Combine freerunning skills and boost powers to survive hectic action puzzles in the dangerous ruins of a future city. Discover the truth behind the recent disaster while tracking down a mysterious machine from a fallen civilization.
“To understand our history, we need to understand how and when these changes happen. It's strange to our present sensibilities, imagining that 295 years ago, by the turn of the millennium, ‘breakdown’ was something that happened to your car, to a single machine.”
Posted by Josmi on Jan 12th, 2012
In this second part of “Letters of Ovelia” we take a peek into the writings of a scholar, reflecting over the crucial events which shaped the world of Ovelia.
Some words anchor themselves into history and change forever. 400 years ago, holocaust was a burnt offering. A few decades later, Holocaust was one of the greatest atrocities ever committed by mankind. Over roughly the same period of time, ”depression” changed from something that happened to a person to something that struck a world economy. To understand our history, we need to understand how and when these changes happen. It's strange to our present sensibilities, imagining that 295 years ago, by the turn of the millennium, ”breakdown” was something that happened to your car, to a single machine.
There were other words we could have used, the first time it happened. The Kessler Syndrome was well known in astronomy circles, and so were a number of other terms for the unsustainable formation of space debris that destroyed mankind's efforts to expand into space. But this name of a scientist who predicted the situation didn't capture the feeling of the millions who saw networks and communication infrastructures crushed as the last satellites left in orbit perished. Thousands died as a direct result – planes crashing, safety systems failing – probably tens of thousands as mankind recovered. And as systems were slowly rebuilt, on the ground, people soon decided what had happened. The Breakdown.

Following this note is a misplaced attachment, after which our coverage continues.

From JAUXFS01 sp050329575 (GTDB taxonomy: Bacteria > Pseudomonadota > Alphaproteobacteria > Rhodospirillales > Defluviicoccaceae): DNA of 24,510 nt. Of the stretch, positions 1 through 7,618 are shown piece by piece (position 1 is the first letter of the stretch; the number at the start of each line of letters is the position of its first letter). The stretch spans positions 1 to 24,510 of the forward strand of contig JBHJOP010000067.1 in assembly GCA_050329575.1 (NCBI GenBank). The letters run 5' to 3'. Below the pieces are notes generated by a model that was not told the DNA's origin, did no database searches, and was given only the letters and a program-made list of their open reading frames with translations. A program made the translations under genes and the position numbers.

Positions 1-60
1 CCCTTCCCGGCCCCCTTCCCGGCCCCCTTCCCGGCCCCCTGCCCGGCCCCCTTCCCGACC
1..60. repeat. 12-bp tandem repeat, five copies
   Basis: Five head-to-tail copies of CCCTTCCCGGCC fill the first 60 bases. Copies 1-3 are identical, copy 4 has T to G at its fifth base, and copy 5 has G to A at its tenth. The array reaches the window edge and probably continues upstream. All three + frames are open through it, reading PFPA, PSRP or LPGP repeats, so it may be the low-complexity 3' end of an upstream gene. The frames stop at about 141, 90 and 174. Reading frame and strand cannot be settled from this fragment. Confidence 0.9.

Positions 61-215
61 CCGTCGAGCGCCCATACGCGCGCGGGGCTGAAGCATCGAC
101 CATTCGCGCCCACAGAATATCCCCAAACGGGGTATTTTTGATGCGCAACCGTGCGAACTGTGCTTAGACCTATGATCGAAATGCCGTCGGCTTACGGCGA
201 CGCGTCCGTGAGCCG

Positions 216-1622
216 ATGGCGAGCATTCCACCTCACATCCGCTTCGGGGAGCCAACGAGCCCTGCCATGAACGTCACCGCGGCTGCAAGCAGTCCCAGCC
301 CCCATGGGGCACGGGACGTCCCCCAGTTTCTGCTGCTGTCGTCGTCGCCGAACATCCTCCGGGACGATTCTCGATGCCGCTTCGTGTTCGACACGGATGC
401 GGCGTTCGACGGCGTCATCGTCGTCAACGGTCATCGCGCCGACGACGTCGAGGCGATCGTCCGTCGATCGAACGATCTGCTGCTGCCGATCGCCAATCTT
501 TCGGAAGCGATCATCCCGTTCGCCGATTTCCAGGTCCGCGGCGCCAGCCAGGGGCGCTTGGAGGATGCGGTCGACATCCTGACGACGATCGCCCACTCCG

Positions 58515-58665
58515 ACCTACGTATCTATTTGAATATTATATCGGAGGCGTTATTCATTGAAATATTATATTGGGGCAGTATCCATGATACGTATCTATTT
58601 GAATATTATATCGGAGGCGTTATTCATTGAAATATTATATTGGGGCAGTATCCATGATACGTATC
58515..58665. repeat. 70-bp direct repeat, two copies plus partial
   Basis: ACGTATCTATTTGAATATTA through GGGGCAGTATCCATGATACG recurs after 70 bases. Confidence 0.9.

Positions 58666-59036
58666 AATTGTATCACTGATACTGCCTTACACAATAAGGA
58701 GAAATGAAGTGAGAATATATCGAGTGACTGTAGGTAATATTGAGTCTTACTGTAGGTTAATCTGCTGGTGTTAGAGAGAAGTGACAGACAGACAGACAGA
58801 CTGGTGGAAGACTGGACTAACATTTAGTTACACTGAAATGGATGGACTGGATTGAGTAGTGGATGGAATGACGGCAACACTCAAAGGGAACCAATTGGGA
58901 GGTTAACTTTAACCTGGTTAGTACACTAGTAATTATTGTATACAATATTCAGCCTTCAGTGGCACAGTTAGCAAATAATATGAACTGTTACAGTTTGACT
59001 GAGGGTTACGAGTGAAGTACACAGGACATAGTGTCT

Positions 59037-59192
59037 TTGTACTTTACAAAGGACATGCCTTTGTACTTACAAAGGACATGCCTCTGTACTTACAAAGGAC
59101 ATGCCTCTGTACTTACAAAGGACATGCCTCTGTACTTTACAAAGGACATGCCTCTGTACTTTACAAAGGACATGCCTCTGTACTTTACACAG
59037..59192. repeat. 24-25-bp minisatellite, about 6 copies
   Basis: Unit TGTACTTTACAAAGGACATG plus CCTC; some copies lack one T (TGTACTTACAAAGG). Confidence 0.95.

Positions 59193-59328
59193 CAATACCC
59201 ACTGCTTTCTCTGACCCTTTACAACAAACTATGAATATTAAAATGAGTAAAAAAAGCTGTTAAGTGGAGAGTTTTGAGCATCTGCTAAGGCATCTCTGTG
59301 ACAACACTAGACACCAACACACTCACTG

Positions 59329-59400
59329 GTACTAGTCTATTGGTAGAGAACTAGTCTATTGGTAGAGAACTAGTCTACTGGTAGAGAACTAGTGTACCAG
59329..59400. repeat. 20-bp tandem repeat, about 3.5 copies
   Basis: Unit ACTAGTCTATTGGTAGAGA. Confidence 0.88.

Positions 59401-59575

It would have been easier to track the history of the term if it had only happened once.
Maybe if the world had been moving more slowly when the first Breakdown occurred, we would have learned from it. What was then known as the 22nd century would have been all about building a safe, sustainable infrastructure on the ground, one that couldn't fail like the one in space had, under any circumstances. But it wasn't about that at all. It was about rapid expansion of information networks and electricity grids, replacing old technology as soon as possible with the latest possible one, it was about the world becoming one through these networks, it was about connecting everything and everyone on Earth after space had failed us – and it was, quite literally, about building castles in the sky. The concept of geomagnetic storms hadn't been highly relevant since the mid-2000s, and the fact that any first-grade electrical engineering student could've told people this system was not by any means safe against them did not factor into anyone's plans.
When the greatest geomagnetic storm in recorded history struck in what we call year 0, and what they called 2185, people already had a word for what happened. Breakdown. Even before anyone understood the impact, they recognized it as the same sort of global-scale, unmanagable failure of technology that had occurred almost two centuries prior. Most assumed that society would be rebuilt, but few realized that the event had caused such chaos that it could never be rebuilt the way it was – indeed, most of it would never be rebuilt at all.
If you could pick up a person from the street from before the first Breakdown happened and put them in front of the people of today, their guesses for what would bring down civilization as they knew it would make most of us laugh. Worldwide epidemics? We had them. Nuclear war? A few, in fact. We made it out fine. What really brought mankind to its knees was a poor application of transformers and the idea that everyone needed a smartphone.
People today have forgotten their history. The past has been turned into mythology, a utopia that never existed anywhere but in the minds of the people in a post-Breakdown world. And try as we might to establish a proper record, who can blame them? A world where the castles built in the sky are the only part left of what once was is a bizarre world. I certainly can't say I can make any sense of it.